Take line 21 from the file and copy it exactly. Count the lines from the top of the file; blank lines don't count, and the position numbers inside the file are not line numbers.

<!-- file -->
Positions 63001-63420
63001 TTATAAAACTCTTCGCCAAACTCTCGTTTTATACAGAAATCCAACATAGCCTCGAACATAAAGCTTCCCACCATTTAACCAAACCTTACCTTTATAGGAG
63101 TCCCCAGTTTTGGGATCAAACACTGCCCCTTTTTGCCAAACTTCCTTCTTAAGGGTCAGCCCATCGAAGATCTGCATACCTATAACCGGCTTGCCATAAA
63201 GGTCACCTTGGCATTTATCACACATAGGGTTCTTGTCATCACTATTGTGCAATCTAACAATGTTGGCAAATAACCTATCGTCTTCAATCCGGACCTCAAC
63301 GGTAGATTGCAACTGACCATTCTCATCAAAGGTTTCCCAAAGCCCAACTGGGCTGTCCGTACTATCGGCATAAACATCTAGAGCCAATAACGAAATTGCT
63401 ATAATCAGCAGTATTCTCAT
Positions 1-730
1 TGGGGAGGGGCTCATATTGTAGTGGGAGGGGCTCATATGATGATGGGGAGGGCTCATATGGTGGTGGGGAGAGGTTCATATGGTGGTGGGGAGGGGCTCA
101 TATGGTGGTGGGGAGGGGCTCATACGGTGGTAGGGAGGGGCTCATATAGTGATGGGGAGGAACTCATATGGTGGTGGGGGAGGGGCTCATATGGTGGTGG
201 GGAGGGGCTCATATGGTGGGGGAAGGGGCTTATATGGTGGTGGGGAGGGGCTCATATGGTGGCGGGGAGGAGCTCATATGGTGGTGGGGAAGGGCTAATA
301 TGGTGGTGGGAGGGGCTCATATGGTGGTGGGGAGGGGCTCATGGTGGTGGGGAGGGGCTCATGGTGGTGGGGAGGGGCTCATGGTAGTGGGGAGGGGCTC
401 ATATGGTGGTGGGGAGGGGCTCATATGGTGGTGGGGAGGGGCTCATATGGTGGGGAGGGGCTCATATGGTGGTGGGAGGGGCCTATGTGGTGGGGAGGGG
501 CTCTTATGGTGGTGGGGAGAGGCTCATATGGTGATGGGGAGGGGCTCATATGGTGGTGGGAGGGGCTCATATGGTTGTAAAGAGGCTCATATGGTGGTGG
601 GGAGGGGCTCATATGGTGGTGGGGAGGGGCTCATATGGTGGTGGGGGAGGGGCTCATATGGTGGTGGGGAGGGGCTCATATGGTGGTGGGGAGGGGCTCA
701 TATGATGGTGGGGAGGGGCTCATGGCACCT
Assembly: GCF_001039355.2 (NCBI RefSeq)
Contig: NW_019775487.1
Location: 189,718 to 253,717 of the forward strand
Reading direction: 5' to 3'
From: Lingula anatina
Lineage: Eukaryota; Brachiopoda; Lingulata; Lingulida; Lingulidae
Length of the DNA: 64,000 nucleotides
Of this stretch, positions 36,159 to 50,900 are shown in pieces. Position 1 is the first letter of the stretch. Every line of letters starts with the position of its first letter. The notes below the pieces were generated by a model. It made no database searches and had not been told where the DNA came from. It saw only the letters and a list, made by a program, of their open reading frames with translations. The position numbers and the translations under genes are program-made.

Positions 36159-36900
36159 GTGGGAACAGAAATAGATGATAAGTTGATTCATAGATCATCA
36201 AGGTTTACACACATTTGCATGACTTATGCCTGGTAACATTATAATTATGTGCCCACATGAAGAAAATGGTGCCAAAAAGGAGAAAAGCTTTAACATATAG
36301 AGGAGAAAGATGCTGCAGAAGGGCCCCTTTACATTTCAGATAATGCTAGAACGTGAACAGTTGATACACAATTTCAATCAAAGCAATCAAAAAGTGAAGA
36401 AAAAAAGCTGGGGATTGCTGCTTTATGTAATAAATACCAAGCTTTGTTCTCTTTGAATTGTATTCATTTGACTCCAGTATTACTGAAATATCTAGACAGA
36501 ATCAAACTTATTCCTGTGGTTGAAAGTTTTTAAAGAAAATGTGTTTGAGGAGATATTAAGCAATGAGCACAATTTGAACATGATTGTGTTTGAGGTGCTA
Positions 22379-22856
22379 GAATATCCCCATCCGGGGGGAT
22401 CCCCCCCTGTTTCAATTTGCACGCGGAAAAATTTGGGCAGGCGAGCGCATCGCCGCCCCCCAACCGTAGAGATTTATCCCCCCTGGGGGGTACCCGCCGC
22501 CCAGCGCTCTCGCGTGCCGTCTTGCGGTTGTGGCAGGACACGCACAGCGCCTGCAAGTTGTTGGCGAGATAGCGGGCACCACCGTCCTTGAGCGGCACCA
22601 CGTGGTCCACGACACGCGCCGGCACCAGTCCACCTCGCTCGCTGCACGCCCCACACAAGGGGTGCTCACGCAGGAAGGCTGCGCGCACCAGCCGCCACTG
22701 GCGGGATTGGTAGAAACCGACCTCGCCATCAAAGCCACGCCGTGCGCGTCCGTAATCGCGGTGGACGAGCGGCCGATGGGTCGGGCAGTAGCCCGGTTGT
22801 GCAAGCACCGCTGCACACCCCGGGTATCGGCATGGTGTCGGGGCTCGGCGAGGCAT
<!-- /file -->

Lineage: Eukaryota; Brachiopoda; Lingulata; Lingulida; Lingulidae